Some progress on the maize front

Avid readers of my blog will know I have been campaigning about the detrimental impacts of maize cultivation in Devon, in particular its implication in local flooding – see here for blogs on that topic. Well, some progress appears to have been made. Last week the Department of Energy and Climate Change (DECC) published a consultation document entitled “Review of support for Anaerobic Digestion (AD) and micro-Combined Heat and Power under the Feed-in Tariffs scheme” – you can download it and read it here. Be warned – it is mighty hard work …. Much of the document relates to proposals to reduce the ‘Feed in tariff’ payments but part of it relates to maize.


The document states “It is also Government policy that the primary purpose of agricultural land should be for growing food. Data published at the end of 2015 suggests maize is increasingly being grown for AD installations.”. This conclusion mirrors exactly what I have been saying!

As a result the following two options have been put forward:-

  • Option 1 – Restrict FITs payments to electricity generated from biogas derived only from wastes and residues
    If implemented, only electricity generated from biogas derived from wastes and residues will be eligible for generation and export tariff payments.
  • Option 2 – Limit FITs payments in relation to electricity generated from biogas not derived from wastes and residues to 50% of the total biogas yield
    If implemented, electricity generated from biogas derived from wastes and residues will be eligible for generation and export tariff payments. Electricity generated from biogas derived from other feedstocks will be eligible for generation and export tariff payments but only up to a maximum proportion of 50% of the total biogas yield produced in that quarter.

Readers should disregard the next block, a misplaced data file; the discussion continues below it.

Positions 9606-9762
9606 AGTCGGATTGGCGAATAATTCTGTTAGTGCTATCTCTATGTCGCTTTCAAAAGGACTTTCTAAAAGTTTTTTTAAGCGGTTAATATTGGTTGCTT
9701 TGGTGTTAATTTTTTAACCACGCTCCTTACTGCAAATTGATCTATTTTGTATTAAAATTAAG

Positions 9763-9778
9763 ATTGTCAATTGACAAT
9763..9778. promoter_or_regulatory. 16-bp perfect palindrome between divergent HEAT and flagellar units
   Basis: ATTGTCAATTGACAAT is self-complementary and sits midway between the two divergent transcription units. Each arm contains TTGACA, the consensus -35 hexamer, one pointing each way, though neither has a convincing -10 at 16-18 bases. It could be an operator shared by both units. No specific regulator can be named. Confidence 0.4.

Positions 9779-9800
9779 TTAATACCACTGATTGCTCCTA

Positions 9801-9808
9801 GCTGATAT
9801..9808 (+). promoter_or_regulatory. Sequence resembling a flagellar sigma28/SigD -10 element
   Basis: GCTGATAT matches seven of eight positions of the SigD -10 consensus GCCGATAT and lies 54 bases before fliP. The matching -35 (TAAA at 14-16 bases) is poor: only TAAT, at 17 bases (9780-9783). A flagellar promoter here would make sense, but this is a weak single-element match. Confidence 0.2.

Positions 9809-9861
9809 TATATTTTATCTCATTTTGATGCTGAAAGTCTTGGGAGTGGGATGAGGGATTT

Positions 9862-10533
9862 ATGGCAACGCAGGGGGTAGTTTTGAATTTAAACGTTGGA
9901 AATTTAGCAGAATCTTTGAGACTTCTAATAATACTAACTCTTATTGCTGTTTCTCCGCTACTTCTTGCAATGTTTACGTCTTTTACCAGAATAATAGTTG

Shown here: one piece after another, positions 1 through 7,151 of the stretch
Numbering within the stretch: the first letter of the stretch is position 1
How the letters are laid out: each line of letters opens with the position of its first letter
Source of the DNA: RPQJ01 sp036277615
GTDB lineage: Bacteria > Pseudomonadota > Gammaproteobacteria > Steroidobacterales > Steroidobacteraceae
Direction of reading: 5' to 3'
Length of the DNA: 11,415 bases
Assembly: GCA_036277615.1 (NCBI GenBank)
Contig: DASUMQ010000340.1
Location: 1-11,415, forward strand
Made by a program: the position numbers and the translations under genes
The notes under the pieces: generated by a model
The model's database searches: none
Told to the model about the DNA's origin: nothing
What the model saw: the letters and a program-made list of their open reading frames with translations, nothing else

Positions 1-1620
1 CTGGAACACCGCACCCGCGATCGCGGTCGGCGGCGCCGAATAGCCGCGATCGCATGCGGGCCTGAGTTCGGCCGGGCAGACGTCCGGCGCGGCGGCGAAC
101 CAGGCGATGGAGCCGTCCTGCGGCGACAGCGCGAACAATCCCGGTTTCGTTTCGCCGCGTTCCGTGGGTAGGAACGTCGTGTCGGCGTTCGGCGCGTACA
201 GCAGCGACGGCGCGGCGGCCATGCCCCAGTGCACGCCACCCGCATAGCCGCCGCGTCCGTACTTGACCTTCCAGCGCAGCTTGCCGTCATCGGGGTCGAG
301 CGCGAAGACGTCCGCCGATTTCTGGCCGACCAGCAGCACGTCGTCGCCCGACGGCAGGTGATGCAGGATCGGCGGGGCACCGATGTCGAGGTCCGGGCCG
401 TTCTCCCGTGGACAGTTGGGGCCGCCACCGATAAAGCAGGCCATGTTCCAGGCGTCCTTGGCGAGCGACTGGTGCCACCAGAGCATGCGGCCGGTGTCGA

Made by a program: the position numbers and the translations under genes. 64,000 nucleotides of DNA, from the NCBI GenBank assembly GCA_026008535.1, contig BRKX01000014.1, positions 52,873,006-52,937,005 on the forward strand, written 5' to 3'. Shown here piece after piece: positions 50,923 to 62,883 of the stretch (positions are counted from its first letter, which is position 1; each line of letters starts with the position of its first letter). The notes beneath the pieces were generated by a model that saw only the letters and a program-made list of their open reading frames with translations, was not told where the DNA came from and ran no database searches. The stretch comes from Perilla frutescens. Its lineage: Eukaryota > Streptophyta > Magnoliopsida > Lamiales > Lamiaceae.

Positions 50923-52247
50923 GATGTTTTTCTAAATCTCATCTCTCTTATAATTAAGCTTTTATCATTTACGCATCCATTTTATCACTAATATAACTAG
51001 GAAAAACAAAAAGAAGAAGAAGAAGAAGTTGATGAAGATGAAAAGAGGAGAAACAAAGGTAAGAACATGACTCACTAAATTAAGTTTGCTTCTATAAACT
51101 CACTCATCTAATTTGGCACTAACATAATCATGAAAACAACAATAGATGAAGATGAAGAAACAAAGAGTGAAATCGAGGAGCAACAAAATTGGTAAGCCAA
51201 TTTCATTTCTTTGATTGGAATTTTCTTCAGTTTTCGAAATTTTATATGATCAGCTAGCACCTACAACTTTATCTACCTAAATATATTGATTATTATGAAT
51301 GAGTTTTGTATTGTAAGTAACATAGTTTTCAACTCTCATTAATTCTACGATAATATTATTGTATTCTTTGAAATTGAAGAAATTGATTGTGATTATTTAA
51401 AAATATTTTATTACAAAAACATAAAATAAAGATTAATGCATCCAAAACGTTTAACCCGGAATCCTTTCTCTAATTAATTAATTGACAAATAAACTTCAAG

The maximum is set at 50% because crops such as maize tend to have a higher biogas yield compared to typical farm waste feedstocks such as manures, resulting in a relatively low ratio of crop to waste per tonne of feedstock.

Option 2 is currently the preferred option because it provides for payments for electricity generated from biogas with high carbon abatement costs, but offsets some of the risks associated with investments and feedstock support from only using waste and residues.

What this means is that DECC intend to cut the subsidy paid to maize farmers by probably 50% (i.e. option 2) in an attempt to discourage them from growing maize as a source of biogas in Anaerobic Digestion (AD) plants. The question is therefore, will a 50% cut be enough to change land use? Will this mean that the amount of maize grown in Devon will reduce and therefore will the amount of flooding experienced by local communities reduce?

This is undoubtedly progress and is to be welcomed.

Maize field mud

DECC must have been privy to the report of the Environmental Audit Committee on Soil Health which was published today because there is much mention in that report of this very topic. You can download that report from here. The problems caused by maize are mentioned on pages 26-28 and pages 34 and 37. The recommendation of the EAC is that subsidies should be removed from maize cultivation when it is grown for AD biogas production.